Virtualization, Private Cloud, Big Data, HPC, etc. have been steadily changing the landscape of data center architectures. Lower latency and higher performing server-to-server data traffic (East-West) have become key discussion points as customers look to modernize their infrastructures. Cisco specifically designed UCS unified fabric for this type of traffic to create a highly-available infrastructure with reduced latency and unmatched consistency as the solution scales. Without providing any supporting data, HP and IBM have been incorrectly asserting that Cisco UCS unified fabric would increase latency and slow blade-to-blade traffic. Cisco ran the tests, and the results were simply amazing.
“Cisco UCS demonstrated lower latency than the HP BladeSystem c7000 with Virtual Connect for every test group and every packet size (User Datagram Protocol [UDP], TCP, and round-trip time [RTT] TCP).”
“Cisco UCS delivered better performance than IBM (faster virtual machine migration times) for every group size tested.” “As the virtual machine size and network load increases, the Cisco UCS performance advantage also increases.”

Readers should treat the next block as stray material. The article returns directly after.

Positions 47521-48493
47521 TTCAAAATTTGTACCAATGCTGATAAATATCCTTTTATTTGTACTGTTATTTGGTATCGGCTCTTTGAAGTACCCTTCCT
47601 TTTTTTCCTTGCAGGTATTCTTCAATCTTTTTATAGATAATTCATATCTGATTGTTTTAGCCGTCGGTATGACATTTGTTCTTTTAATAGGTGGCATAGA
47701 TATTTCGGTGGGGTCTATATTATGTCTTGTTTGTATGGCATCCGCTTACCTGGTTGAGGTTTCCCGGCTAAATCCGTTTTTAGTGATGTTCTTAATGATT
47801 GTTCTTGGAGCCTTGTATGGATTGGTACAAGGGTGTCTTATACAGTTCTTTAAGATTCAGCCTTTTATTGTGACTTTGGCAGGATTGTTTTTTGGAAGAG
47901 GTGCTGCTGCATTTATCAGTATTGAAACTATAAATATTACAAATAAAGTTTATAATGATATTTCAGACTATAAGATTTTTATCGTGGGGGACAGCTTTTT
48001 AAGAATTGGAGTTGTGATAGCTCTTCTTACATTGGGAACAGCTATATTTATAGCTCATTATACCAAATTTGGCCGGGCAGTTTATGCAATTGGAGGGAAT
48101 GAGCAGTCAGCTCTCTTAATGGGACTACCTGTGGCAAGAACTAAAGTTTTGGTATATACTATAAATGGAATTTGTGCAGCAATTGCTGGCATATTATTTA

HP and IBM blade architectures rely on placing networking switches (HP Virtual Connect; IBM Flex System Fabric Switches) inside of every 16 or 14 blade chassis. These legacy vendors imply that data can communicate from one blade to another more efficiently because their networking switches reside within the chassis. They fail to mention two critical points:
- All HP and IBM Blade-to-Blade data must still traverse the switch ASICs (HP Virtual Connect; IBM Flex System Fabric) – it does not magically jump across the mid-plane.
- Beyond a single enclosure requires data to exit chassis 1, travel through Top-of-Rack (ToR) switches, then down to chassis 2 through a second set of in-chassis networking switches.
Not only does Cisco UCS outperform HP and IBM, but UCS clearly provides lower latency and faster VM timing by a wide margin. Thousands of East-West samples were collected, testing raw blade-to-blade latency (UDP/TCP/RTT TCP) and virtual machine migration times. Testing was performed on a number of different fabric topologies both within a single chassis (best case for HP and IBM) as well as across multiple chassis. We are excited to share these performance briefs and communicate a subset of this compelling data. Full details can be obtained under NDA from your Cisco representative.